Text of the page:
Art students experience unique mobile raku workshop

MARIA KROPKOWSKI, IDR Editor

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On Earth Day, while most participants were prepping their environmental booths, the art department was hard at work selling jewelry, painting faces, and they got the opportunity to experience a mobile studio and kiln called “Mobile Raku”.

Raku is a process in which ceramic pieces are “removed from the kiln at bright red heat and subjected to post-firing reduction by being placed in containers of combustible materials, which blackens raw clay and causes crazing in the glaze surface,” according to Brett Thomas’s website, the man who’s Mobile Raku made an appearance during this year’s Earth Day celebration.

“Raku is an ancient firing technique where you take the pottery out of the kiln at about 2800 degrees and put it into a container of combustibles, and they catch on fire. The reaction that occurs creates changes in the glazes,” according to art teacher Mrs. Kathryn Humphrey.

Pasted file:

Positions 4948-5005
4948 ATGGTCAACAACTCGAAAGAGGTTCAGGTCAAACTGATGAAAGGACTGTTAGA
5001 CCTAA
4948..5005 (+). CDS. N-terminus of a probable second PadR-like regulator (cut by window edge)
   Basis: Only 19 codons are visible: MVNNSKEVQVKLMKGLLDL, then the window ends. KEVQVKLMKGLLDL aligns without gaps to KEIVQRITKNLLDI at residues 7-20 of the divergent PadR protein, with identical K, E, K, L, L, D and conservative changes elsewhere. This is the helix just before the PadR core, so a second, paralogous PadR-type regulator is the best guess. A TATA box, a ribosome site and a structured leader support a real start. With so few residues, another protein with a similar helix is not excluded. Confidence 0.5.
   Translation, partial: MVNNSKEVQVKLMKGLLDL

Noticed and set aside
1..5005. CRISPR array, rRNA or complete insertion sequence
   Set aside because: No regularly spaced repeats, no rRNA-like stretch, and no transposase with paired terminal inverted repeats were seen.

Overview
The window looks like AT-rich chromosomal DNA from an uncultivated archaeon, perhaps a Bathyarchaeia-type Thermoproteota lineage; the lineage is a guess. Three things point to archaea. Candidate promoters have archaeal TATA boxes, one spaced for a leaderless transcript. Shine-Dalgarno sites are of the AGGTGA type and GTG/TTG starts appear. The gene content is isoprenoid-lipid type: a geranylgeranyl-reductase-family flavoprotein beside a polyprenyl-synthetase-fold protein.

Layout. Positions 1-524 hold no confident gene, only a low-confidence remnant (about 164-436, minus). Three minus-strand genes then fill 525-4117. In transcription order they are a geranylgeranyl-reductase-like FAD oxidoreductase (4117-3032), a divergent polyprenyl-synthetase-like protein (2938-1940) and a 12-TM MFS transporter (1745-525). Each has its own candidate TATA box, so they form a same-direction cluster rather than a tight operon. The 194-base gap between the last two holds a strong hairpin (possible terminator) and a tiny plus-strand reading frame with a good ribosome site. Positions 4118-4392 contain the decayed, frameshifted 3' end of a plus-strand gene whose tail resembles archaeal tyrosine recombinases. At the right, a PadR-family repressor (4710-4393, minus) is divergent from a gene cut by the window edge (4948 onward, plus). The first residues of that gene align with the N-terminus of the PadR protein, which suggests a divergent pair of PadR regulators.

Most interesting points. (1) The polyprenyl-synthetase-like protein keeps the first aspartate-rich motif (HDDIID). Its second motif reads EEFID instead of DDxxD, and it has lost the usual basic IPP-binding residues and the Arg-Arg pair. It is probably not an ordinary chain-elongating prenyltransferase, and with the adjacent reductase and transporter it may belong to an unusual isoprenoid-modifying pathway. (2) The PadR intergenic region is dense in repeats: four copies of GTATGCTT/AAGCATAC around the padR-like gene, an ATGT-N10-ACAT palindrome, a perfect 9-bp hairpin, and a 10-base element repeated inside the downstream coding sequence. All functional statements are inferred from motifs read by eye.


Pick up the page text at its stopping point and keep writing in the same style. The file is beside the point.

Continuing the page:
Mobile Raku is based out of Philadelphia and is scheduled for workshops all over the North East. Thomas started Mobile Raku after many students were so eager to fire their works of art, to the point where there was not enough class time or space to do so.

The PTSA funded this one-day workshop that happened to fall on Earth Day.  The 3-D and advanced 3-D design classes at North Harford participated in the workshop. Since it occurred on Earth Day and Ag Heritage Day, other students outside of the art department were able to experience this unique process, and see how exciting the process is.

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Art students experience unique mobile raku workshop